And this shows Paul's soul: that he did nothing for love of contention, nor was he overpowered by human glory, like the Jews. But fired up with zeal, not for what is correct, but zeal nonetheless. Just as also he exclaimed, saying: "On this account was I pitied, because out of ignorance I was acting in faithlessness" (1 Tim 1:13). He said, astounded at God's philanthropy: "In order that Christ might show in me first all patience, as a prototype of those future believers in him in life eternal" (1 Tim 1:16). And elsewhere again he said that "the force of his power showed especially in us believing" (Eph 1:19). You see how Paul's earlier life showed God's philanthropy and power and the impartiality of his opinion? He brought this forth as proof, when he wrote to the Galatians, of being converted not through humans, but of being converted The first word for converted here is metabalesthai (μεταβαλέσθαι); the second word is metenenēchthai (μετενενῆχθαι). by divine power. "For if I have pleased people, I was not enslaved to Christ" (Gal 1:10). And from this is it clear that, not pleasing to humans, you were converted metestēs (μετέστης) to the proclamation? He says: "You heard our way of life at that time in Judaism, that in excess I pursued the church of God and plundered it" (Gal 1:15). So then if he had wanted to please people he would not have been converted metetheto (μετέθετο) to the faith. Why? He was honored among the Jews and enjoyed great plenty and was deemed worthy of prestige. He wouldn't convert metestē (μετέστη) to the dangerous life of the apostles, full of infamy, filled with calamities. So in this utter change and conversion, metabolēi kai metastasei (μεταβολῇ καὶ μεταστάσει) leaving behind honor among the Jews and the peaceful life and exchanging it for the apostolic life, which has myriad deaths, there was a lot of proof that Paul was not converted metatethēnai (μετατεθῆναι) by a human pretext. So that's why we wished to lead to his prior life in the middle (of the text), and show his fired-up zeal against the Church: in order that whenever you see his great eagerness on the church's behalf you will marvel at God's doing all these things and transforming him.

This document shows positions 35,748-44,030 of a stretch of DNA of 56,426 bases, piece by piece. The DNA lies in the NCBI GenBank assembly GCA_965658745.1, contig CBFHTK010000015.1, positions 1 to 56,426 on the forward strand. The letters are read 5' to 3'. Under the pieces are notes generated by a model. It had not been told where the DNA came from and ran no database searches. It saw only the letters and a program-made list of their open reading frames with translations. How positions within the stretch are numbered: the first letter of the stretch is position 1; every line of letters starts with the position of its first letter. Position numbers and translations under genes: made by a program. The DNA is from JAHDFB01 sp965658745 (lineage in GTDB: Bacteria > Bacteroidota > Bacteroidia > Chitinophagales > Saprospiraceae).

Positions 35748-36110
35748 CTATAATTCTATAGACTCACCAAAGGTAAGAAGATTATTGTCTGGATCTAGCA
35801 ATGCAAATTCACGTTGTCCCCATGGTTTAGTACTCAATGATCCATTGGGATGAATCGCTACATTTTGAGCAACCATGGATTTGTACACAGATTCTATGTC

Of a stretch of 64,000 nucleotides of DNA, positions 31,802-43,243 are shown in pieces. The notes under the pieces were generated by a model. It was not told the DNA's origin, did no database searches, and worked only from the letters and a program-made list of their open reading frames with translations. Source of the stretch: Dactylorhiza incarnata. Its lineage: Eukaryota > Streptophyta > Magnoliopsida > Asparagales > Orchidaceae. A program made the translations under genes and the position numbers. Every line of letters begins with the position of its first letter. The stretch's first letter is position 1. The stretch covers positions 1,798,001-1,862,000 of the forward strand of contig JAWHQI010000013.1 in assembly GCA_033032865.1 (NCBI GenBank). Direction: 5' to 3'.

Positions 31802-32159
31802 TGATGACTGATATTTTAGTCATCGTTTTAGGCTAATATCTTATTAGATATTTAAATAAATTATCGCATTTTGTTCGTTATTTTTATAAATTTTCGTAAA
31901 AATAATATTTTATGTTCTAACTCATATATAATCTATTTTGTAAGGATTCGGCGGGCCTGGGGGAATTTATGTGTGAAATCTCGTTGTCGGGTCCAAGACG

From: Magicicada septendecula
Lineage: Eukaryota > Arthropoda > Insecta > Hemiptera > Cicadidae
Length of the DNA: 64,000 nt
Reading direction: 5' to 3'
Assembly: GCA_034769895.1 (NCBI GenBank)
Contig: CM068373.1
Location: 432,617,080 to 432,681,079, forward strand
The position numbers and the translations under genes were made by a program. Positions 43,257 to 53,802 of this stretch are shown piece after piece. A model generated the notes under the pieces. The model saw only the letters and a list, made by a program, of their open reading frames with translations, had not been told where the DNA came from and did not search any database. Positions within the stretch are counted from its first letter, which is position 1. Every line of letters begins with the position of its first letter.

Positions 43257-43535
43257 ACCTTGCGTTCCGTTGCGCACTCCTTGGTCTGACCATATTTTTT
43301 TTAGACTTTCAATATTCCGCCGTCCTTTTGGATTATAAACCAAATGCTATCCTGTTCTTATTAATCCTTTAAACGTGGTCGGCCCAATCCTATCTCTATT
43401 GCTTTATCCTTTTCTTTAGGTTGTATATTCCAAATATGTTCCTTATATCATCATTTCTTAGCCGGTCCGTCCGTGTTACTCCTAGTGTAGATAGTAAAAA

This PAUL'S NAME(S) is also why Paul's disciple narrated the previous things to us with precision, and great emphasis, saying: "Saul was still breathing threats and murder against the disciples (123) of the Lord." Now I wished myself to begin with the introduction today, I wished to embark from the beginning of the narrative. But I see the sea of ideas from the name alone. For right away I pondered how much inquiry this "Saul" stirs in us: for in the letters I see another name set forth: "Paul, enslaved to Jesus Christ, called as apostle. Paul and Sosthenes. Paul, called apostle. Behold, I Paul say this to you" (Rom 1:1, 1 Cor 1:1, Gal 5:2). Now as Paul, and everywhere he is called Paul, but he is not called Saul.